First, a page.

Missing the point

When the Ontario Provincial Police announced, in late September, that it would no longer identify the gender of victims and accused people, Sgt. Carolle Dionne said:

“It doesn’t matter if it was a male or a female who was an impaired driver or speeding down the highway, what matters is that we pulled them over and laid a charge.”

The OPP claims that its decision was based on the need to be “more progressive.” It also said that releasing gender information was not permitted by law, but that may not be exactly accurate.

According to a number of experts, including Ottawa-based human rights lawyer Elie Labaky, there are no such prohibitions in the Police Services Act, the Freedom of Information and Protection of Privacy Act or the Ontario Human Rights Code:

“I’m a bit alarmed and concerned because the policy is based on a poor interpretation of the law, quite frankly. . . . This approach is regressive and repressive.”

Hiding violence against women

It may be true that the gender of an intoxicated driver or a shoplifter or of the victims of such crimes is not relevant, but gender-based violence is all about gender: of both the alleged perpetrator and the victim.

The OPP’s policy change further obscures the reality of this violence: predominantly women (in which group I include anyone identifying as a woman) are subjected to it, and it is predominantly perpetrated by men.

As a recent editorial in the Toronto Star notes:

“[A]ll too often, reliable information about social problems just doesn’t exist, making it that much harder to come up with good solutions. Sadly, that is the case with gender-based violence. . . . The bottom line is that if gender-based violence isn’t measured, it can’t be addressed. Nor will it end.”

Heather Mallick writes:

“This is part of a strange trend, the erasure of women, and in this case the harm done to them by violent men. . . .Violent crime is overwhelmingly male and why pretend otherwise? Secrecy harms women.”

Myrna Dawson, the Director of the Canadian Femicide Observatory at the University of Guelph makes the point:

“The bottom line is, if they go this route, there is no way to track men’s violence against women and there’s no way to track homophobic violence.”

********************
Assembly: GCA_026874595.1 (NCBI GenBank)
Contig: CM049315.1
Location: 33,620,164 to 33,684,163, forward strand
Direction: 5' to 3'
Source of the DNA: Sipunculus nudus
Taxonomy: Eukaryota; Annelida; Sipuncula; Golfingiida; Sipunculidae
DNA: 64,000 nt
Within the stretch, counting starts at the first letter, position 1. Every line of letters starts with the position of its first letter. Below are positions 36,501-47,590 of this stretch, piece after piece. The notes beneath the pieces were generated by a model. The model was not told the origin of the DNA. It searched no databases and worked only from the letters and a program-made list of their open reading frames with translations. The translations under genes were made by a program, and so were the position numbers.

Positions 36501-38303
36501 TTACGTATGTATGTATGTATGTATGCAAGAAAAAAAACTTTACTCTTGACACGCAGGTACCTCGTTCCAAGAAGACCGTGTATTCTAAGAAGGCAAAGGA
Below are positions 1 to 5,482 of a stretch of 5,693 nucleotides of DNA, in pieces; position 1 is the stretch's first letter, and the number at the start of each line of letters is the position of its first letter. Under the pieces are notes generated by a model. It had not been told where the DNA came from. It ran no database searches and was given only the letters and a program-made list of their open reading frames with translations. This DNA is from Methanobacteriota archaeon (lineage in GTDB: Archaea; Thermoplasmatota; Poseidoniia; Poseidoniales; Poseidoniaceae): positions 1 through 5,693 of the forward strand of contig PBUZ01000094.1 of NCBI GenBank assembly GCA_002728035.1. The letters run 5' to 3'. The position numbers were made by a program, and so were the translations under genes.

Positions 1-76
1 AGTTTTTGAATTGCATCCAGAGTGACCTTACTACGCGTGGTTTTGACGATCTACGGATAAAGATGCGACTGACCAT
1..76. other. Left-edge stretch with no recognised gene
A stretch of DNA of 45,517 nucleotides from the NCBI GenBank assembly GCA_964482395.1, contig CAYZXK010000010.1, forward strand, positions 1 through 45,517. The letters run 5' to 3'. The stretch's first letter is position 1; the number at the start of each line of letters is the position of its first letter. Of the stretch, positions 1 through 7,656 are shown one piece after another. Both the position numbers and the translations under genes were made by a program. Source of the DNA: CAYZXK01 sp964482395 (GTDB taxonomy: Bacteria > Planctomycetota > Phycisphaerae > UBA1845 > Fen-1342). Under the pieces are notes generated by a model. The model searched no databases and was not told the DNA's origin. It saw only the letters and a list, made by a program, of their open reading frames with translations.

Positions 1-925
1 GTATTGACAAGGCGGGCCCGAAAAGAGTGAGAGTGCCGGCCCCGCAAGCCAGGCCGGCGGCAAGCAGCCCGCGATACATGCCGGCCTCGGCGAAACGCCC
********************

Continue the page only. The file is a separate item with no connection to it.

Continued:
Words matter

Violence against women is already more than adequately obscured. We talk about “domestic violence,” “family violence,” “intimate partner abuse,” and “sexual assault,” none of which terms say what we are really talking about: acts of violence carried out by men against women and transgendered and non-binary folks.

Our laws – both criminal and family – are gender-neutral to such an extent that court outcomes are anything but just for survivors of gender-based violence.

We have to be able to collect accurate data to support appropriate policies and services to respond to gender-based violence.

Of course, it is important for police forces not to misidentify someone’s gender identity or to make assumptions about it based on the person’s name, size, voice or physical appearance. There is far too much of this, and every such misidentification is an assault on the dignity and equality rights of the person so misidentified.

Balancing interests and rights

Rights, responsibilities, equality: these are tough principles to line up with one another some of the time. It is easy for any of us, focused as we are on the issues confronting us personally, to see our rights and struggles for equality in a vacuum, as though no one else might be confronting the same issue from a different perspective. This never leads to a good outcome.

As Morgane Oder wrote a few months ago, commenting on a different situation:

“Believing this is a right isn’t equality – it’s believing that your equality is more equal than others’. It’s contrary to what trans people have fought for, in our own pursuit of truly equal rights.”

It seems to me there is a way forward that can respect both the rights of trans and non-binary people to be treated with respect and dignity and the need for the collection of gendered data, especially for those crimes that are gender-based. Police training would be a good place to start.

And then, why couldn’t the OPP implement a policy of asking both suspects and victims how they would like their gender-identity to be recorded?

Would this not provide respect and legitimacy to those who identify as trans or non-binary while also ensuring that we collect the data we need to understand gender-based violence properly, so our response will, eventually, lead to its eradication?

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